The Mobile Workforce State Income Tax Simplification Act of 2017, which aims to make a person's wages and other remuneration subject to income tax only in the employee's state of residence and the state where the employee was physically present and performed employment duties for more than 30 calendar days, was passed by the U.S. House of Representatives on June 20, 2017. Employers will not have state income tax withholding or reporting requirements for employees who do not fit these criteria. Certain classes of workers will not be considered employees for the purposes of this bill, including professional athletes and entertainers; film and video production employees; and prominent public figures providing services on a per-event basis. The U.S. Senate Committee on Finance currently has the proposed bill under review. Click here to track its progress.
The Taxpayer Transparency and Fairness Act of 2017, which will create two new entities (the California Department of Tax and Fee Administration and the Office of Tax Appeals) to take over most of the California State Board of Equalization's functions, has passed both the Assembly and the Senate and was presented to Governor Brown on June 21, 2017. Once approved by the Governor, the bill will take effect on July 1, 2017. Keep track of developments in the bill process here.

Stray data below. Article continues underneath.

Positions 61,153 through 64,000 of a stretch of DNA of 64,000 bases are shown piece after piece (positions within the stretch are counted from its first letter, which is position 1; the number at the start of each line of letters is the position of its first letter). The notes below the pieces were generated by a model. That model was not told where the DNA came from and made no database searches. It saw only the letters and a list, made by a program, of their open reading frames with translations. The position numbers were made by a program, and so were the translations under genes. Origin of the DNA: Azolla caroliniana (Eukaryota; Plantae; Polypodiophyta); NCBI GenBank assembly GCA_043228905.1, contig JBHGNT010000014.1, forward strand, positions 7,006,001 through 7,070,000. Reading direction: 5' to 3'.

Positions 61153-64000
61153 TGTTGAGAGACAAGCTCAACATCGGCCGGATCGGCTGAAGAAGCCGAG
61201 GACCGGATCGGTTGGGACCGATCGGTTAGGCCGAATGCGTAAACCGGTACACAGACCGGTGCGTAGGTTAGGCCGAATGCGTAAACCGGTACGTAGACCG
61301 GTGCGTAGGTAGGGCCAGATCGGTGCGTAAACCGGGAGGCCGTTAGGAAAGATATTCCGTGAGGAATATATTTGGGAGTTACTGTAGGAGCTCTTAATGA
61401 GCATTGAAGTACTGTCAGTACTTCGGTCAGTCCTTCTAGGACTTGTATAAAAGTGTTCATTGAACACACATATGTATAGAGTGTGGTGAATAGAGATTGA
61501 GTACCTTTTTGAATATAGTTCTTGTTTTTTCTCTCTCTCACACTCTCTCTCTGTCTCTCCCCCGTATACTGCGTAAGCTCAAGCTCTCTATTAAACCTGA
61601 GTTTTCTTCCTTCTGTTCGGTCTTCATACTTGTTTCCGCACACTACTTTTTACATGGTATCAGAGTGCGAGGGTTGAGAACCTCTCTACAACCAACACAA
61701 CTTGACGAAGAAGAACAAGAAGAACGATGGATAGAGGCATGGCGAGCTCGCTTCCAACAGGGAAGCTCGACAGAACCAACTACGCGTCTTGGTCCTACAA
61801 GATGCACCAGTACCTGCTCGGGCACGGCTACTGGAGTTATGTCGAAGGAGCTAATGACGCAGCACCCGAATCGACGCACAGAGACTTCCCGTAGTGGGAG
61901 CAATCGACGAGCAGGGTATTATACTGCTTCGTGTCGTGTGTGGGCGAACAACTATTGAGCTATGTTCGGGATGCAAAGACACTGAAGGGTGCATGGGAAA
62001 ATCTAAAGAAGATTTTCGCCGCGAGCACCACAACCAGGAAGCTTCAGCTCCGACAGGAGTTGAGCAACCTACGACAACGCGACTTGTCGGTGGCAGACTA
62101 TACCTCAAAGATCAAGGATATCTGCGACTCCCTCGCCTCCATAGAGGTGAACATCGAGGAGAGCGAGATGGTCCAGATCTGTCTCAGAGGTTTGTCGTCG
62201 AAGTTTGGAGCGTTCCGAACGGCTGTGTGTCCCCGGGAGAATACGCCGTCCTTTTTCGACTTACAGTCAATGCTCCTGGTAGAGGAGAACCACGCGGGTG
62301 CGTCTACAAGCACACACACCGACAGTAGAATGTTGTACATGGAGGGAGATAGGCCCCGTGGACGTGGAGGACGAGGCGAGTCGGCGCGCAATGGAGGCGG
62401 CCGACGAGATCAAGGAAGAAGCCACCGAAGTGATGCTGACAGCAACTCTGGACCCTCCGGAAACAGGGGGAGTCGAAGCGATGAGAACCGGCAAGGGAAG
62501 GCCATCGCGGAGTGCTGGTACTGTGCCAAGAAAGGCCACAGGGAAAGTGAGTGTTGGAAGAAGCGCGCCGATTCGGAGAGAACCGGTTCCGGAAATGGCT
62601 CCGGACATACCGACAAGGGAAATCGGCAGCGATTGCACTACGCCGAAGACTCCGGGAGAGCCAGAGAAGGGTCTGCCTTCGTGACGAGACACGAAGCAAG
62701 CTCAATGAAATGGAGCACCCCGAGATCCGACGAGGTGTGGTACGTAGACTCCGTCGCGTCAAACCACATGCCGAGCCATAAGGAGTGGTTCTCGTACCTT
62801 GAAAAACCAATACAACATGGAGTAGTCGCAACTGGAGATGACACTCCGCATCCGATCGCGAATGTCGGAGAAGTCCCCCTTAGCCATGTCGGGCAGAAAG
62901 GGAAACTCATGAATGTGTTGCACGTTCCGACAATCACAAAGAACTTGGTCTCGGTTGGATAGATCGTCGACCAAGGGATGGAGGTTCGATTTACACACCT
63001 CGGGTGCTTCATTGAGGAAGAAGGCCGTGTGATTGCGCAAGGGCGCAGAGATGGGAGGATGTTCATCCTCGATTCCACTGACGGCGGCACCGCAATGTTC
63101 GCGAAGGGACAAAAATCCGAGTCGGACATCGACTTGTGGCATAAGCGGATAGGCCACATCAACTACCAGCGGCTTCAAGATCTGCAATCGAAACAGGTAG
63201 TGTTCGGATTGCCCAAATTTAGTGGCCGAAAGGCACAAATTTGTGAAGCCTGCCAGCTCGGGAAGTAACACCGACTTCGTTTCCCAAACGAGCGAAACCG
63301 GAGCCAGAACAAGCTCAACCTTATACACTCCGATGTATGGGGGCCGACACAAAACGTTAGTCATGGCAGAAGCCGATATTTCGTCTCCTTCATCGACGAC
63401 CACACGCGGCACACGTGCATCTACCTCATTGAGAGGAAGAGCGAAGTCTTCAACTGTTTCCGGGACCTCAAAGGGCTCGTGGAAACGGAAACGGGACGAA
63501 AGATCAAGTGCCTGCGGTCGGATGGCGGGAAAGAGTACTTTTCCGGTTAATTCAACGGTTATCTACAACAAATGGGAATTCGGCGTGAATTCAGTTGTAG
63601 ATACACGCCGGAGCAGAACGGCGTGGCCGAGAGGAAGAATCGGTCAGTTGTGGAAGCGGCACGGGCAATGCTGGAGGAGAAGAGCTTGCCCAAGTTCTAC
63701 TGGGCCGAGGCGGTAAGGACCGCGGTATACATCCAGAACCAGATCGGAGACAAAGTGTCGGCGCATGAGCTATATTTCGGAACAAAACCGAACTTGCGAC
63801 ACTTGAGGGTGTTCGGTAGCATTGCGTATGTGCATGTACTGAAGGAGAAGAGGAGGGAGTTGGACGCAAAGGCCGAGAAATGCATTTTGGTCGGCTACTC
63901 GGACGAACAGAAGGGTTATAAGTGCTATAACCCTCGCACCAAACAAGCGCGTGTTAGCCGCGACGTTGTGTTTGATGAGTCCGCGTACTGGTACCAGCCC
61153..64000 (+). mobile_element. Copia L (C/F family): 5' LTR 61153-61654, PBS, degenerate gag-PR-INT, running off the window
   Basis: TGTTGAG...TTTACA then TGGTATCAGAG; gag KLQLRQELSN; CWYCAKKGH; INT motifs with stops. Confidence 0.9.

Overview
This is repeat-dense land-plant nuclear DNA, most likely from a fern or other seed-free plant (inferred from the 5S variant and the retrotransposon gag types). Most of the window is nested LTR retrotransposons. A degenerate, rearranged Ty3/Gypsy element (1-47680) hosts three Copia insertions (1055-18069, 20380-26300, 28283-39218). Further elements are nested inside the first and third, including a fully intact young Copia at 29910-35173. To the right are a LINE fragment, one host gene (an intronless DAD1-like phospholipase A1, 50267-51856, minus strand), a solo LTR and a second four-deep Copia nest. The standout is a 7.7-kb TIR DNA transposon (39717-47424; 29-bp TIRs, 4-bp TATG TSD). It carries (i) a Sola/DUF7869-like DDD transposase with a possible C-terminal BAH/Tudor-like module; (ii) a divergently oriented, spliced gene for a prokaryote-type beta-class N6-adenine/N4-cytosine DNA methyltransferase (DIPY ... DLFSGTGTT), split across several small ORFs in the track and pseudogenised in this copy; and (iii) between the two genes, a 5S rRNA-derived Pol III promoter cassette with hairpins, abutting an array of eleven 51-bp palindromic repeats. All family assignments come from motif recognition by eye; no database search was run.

If Congressman Jim Sensenbrenner (R-WI) and House Judiciary Chairman Bob Goolatte (R-VA) get their way, it will. On June 12, 2016, Sensenbrenner and Goolatte introduced the "No Regulation Without Representation Act of 2017" which would expand the "physical presence" requirement of a similar 2016 House Bill (H.R. 5893) to all taxes and to all regulations in general.
The last comprehensive revision of the Internal Revenue Code occurred in 1986, when Congress passed the Tax Reform Act of 1986. On April 26, 2017, with less than one page of writing, President Trump has summarized his Tax Reform Plan, which promises to reduce tax brackets, simplify the tax code, create millions of job, and protect a variety of deductions. Included in the plan are the following proposed changes:
California Senate Bill No. 807, introduced February 17, 2017, proposes various tax credits and exemptions aimed at attracting and retaining educators. Legislators hope to offer qualifying taxpayers a credit against their net tax equal to qualified costs paid or incurred in a given year to earn a full teaching credential. Taxpayers who have taught in a classroom for at least five years would be exempt from paying state taxes on that income.